California Jewelry Company, manufacturer; William Cummings, patentee
Gold, champlevé enamel; Overall 2 1/4 x 1 1/2 in. (5.7 x 3.8 cm)
Purchase, Susan and Jon Rotenstreich Gift, 2000 (2000.571)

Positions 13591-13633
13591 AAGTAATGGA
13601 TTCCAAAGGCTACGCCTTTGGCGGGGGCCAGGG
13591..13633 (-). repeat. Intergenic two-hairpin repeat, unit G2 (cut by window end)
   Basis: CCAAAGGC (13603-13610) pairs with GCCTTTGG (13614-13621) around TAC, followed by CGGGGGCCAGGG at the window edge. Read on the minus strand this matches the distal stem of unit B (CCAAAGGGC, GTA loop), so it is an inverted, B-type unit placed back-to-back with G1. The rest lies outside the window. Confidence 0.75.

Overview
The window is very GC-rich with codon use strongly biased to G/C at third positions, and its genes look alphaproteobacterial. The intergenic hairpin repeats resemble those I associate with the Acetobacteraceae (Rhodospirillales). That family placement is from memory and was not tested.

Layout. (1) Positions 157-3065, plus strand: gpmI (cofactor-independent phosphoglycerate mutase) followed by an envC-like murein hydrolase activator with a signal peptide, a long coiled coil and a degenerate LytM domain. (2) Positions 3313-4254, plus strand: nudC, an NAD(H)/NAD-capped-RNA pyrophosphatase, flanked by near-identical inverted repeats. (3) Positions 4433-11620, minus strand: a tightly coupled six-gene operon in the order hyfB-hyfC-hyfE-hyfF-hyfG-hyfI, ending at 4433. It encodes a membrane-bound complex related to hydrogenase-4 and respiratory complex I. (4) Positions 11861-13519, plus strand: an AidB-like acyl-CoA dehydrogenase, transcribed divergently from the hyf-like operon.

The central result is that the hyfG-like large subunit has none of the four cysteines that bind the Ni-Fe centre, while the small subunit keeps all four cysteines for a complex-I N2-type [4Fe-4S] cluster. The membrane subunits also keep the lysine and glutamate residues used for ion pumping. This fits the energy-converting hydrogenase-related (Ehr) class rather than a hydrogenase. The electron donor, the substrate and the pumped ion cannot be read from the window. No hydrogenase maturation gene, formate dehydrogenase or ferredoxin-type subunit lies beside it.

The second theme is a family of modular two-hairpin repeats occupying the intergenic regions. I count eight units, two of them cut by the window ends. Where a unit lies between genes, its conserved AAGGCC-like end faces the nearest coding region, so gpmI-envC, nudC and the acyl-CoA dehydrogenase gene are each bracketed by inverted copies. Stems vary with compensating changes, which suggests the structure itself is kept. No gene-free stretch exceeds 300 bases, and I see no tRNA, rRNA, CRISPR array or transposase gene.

A watershed for the history of jewelry in America occurred in 1849 when gold was discovered in California. By the early 1850s, "Gold Rush" rings, brooches, hair combs, and belt buckles were becoming popular jewelry items. Some, such as digger's brooches ornamented with shovels, picks, pans, and nuggets, were made especially for the tourist trade. This gold and enameled belt buckle is decorated with a figure of Minerva with a bear, taken from the state seal of California. The enamel is applied in a technique called champlevé, which involves cutting a design into the metal, then fusing enamel into the hollow reserves. Once polished, the enamel becomes flush with the metal surface. Manufactured by the California Jewelry Company around 1868, the buckle has a securing mechanism patented in 1868 by William Cummings. Cummings' invention involved three small rings soldered onto the back of the buckle, which kept the prongs from slipping out of place. His name and the patent date of August 1868, as well as the manufacturer's name, are marked on the back of the chape.